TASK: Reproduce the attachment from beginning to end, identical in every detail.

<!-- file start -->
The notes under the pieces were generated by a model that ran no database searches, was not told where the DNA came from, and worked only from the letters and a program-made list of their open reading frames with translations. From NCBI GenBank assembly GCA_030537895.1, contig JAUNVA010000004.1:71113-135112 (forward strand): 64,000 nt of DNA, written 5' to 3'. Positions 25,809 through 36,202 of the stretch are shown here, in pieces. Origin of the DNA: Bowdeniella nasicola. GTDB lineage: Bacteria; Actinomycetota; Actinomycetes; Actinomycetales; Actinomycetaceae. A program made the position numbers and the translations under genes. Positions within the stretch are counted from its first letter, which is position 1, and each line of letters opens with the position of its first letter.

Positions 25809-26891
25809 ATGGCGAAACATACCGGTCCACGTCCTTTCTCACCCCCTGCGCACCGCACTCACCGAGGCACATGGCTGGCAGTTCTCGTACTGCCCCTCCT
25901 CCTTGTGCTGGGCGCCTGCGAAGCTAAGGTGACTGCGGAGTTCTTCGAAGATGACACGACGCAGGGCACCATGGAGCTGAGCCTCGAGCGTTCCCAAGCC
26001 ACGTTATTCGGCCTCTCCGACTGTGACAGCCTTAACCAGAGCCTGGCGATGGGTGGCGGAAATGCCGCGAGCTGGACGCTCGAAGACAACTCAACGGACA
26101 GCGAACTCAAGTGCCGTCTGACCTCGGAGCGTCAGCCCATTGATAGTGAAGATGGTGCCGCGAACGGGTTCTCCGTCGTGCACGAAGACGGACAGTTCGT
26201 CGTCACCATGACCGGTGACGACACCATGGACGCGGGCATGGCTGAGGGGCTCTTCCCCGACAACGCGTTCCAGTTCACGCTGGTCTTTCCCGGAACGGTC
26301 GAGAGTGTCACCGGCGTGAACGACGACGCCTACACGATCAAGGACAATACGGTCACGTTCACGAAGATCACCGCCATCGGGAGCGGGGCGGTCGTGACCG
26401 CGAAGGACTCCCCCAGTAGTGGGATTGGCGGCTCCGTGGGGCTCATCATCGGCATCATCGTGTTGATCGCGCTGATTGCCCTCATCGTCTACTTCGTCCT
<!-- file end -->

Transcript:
The notes under the pieces were generated by a model that ran no database searches, was not told where the DNA came from, and worked only from the letters and a program-made list of their open reading frames with translations. From NCBI GenBank assembly GCA_030537895.1, contig JAUNVA010000004.1:71113-135112 (forward strand): 64,000 nt of DNA, written 5' to 3'. Positions 25,809 through 36,202 of the stretch are shown here, in pieces. Origin of the DNA: Bowdeniella nasicola. GTDB lineage: Bacteria; Actinomycetota; Actinomycetes; Actinomycetales; Actinomycetaceae. A program made the position numbers and the translations under genes. Positions within the stretch are counted from its first letter, which is position 1, and each line of letters opens with the position of its first letter.

Positions 25809-26891
25809 ATGGCGAAACATACCGGTCCACGTCCTTTCTCACCCCCTGCGCACCGCACTCACCGAGGCACATGGCTGGCAGTTCTCGTACTGCCCCTCCT
25901 CCTTGTGCTGGGCGCCTGCGAAGCTAAGGTGACTGCGGAGTTCTTCGAAGATGACACGACGCAGGGCACCATGGAGCTGAGCCTCGAGCGTTCCCAAGCC
26001 ACGTTATTCGGCCTCTCCGACTGTGACAGCCTTAACCAGAGCCTGGCGATGGGTGGCGGAAATGCCGCGAGCTGGACGCTCGAAGACAACTCAACGGACA
26101 GCGAACTCAAGTGCCGTCTGACCTCGGAGCGTCAGCCCATTGATAGTGAAGATGGTGCCGCGAACGGGTTCTCCGTCGTGCACGAAGACGGACAGTTCGT
26201 CGTCACCATGACCGGTGACGACACCATGGACGCGGGCATGGCTGAGGGGCTCTTCCCCGACAACGCGTTCCAGTTCACGCTGGTCTTTCCCGGAACGGTC
26301 GAGAGTGTCACCGGCGTGAACGACGACGCCTACACGATCAAGGACAATACGGTCACGTTCACGAAGATCACCGCCATCGGGAGCGGGGCGGTCGTGACCG
26401 CGAAGGACTCCCCCAGTAGTGGGATTGGCGGCTCCGTGGGGCTCATCATCGGCATCATCGTGTTGATCGCGCTGATTGCCCTCATCGTCTACTTCGTCCT